Susan Granger's review of 'Le Week-End'
Published 3:49 pm, Friday, May 2, 2014
With their longtime marriage in danger, Nick (Jim Broadbent), a Birmingham college philosophy professor, and his schoolteacher wife, Meg (Lindsay Duncan), board the Eurostar from London to Paris, where they honeymooned 30 years ago. Their anniversary celebration sours immediately when Meg discovers Nick has booked them into a shabby, cheap hotel, so she commandeers the credit card and switches them to a posh place with a luxurious suite overlooking the Eiffel Tower.
As their holiday unfolds, amid visits to bookstores, bistros, museums and Samuel Beckett's grave, it becomes obvious that Nick's being forced into early retirement and it's not clear whether restless Meg's future plans include him, now that their two sons are grown. A chance encounter with Nick's slyly smug, highly successful Cambridge buddy, American ex-pat Morgan (Jeff Goldblum), followed by a dinner party at his Rue de Rivoli flat, is the catalyst that crystalizes the compromises they've both made over the years, as Nick wryly confides in Morgan's neglected, stoner son (Olly Alexander) and Meg turns to Morgan's pregnant, young French wife (Judith Davis). There's recrimination, followed by hints of reconciliation -- along with songs by Bob Dylan and Nick Drake, and an amusing dance sequence that evokes memories of Jean-Luc Godard's "Bande a Part."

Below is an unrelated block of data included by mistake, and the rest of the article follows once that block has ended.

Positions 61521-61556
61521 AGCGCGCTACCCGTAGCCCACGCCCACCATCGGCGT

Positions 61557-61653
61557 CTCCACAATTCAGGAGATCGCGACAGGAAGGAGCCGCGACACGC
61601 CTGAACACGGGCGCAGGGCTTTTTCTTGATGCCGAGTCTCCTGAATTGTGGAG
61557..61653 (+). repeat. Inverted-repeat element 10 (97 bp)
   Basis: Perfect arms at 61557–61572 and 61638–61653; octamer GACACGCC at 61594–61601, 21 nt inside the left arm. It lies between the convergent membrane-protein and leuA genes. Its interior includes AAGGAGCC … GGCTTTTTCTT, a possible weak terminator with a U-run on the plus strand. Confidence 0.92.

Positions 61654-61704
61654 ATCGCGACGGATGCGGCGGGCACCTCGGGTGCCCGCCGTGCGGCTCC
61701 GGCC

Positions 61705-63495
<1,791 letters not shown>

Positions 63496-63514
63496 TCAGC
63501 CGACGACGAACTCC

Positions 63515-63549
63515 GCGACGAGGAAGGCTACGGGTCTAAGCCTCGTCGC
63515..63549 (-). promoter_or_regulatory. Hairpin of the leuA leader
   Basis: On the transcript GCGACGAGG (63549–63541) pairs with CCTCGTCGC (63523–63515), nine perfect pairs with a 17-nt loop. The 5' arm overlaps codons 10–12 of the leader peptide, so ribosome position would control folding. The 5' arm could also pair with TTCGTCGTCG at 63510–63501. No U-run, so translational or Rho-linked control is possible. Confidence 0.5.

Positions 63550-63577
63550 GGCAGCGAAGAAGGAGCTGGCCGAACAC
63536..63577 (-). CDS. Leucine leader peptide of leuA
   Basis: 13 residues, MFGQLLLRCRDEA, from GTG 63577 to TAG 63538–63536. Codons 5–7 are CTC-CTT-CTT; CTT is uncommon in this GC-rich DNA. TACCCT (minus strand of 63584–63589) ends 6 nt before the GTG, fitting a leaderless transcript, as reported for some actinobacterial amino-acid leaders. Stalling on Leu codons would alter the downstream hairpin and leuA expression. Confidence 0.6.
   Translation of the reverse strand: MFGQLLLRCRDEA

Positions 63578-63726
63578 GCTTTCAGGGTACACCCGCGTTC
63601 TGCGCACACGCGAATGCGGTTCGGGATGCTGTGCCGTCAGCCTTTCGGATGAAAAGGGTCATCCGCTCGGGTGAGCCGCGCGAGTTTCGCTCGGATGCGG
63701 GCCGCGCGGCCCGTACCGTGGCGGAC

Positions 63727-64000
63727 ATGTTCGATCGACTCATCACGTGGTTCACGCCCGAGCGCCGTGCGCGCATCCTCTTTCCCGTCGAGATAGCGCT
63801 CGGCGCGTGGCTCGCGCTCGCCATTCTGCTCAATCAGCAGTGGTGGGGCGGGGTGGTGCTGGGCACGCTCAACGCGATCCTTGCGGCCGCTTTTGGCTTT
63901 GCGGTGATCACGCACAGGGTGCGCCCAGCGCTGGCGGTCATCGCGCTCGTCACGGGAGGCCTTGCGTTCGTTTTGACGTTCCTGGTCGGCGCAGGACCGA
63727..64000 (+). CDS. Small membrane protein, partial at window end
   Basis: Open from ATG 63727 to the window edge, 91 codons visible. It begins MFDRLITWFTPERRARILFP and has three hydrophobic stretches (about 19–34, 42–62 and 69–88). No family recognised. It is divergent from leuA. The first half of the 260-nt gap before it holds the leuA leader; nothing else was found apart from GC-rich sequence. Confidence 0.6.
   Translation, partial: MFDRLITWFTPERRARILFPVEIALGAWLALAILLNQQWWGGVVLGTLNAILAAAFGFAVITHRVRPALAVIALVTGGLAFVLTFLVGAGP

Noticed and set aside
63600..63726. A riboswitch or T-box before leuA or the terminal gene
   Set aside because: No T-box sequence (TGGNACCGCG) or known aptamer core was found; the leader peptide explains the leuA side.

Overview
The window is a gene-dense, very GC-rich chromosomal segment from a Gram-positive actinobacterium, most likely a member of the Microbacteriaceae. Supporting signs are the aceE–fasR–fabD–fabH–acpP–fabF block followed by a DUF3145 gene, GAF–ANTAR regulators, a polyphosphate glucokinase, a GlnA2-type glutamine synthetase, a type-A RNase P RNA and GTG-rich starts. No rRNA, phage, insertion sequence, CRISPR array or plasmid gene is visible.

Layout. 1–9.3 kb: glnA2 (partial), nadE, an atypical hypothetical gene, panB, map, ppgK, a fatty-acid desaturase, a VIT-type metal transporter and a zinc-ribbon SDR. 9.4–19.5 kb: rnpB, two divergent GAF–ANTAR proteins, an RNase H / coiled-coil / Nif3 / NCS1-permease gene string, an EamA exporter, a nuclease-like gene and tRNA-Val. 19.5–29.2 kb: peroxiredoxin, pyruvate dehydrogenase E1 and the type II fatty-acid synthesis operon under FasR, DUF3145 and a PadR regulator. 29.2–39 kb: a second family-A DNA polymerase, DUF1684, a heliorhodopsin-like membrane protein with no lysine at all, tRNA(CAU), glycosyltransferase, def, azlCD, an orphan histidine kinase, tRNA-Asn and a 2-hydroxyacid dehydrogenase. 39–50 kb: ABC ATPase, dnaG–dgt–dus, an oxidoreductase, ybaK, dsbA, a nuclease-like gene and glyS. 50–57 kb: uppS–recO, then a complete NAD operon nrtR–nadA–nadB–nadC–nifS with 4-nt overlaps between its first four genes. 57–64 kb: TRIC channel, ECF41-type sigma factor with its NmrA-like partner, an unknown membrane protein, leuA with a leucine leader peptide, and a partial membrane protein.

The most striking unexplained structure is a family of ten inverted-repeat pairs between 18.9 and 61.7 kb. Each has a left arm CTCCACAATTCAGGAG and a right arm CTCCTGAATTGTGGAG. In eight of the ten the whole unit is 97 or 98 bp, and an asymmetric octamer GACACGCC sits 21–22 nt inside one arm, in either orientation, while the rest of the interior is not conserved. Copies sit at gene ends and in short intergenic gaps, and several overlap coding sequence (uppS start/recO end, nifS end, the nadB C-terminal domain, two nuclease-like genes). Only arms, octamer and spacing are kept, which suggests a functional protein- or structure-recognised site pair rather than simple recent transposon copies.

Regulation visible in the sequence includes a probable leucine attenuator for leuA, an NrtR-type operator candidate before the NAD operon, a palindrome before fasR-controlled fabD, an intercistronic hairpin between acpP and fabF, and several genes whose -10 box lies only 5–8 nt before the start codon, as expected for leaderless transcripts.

This marks the fourth collaboration between screenwriter Hanif Kureishi and director Roger Michell ("Venus," "The Mother," "The Buddha of Suburbia"), who capture mid-life melancholy and reflective regret. The two British actors are seasoned pros who are able to clearly -- and endearingly -- delineate the tart complexity of their bickering characters. While Broadbent is familiar to American audiences from "Gangs of New York," "Topsy-Turvy," "Another Year" and "Iris," for which he received an Oscar, elegant Duncan was seen in "Under the Tuscan Sun" and "Mansfield Park."
On the Granger Movie Gauge of 1 to 10, "Le Week-End" is an unsentimental, bittersweet 7, appealing to older, art-house audiences who enjoyed "Quartet" and "The Best Exotic Marigold Hotel."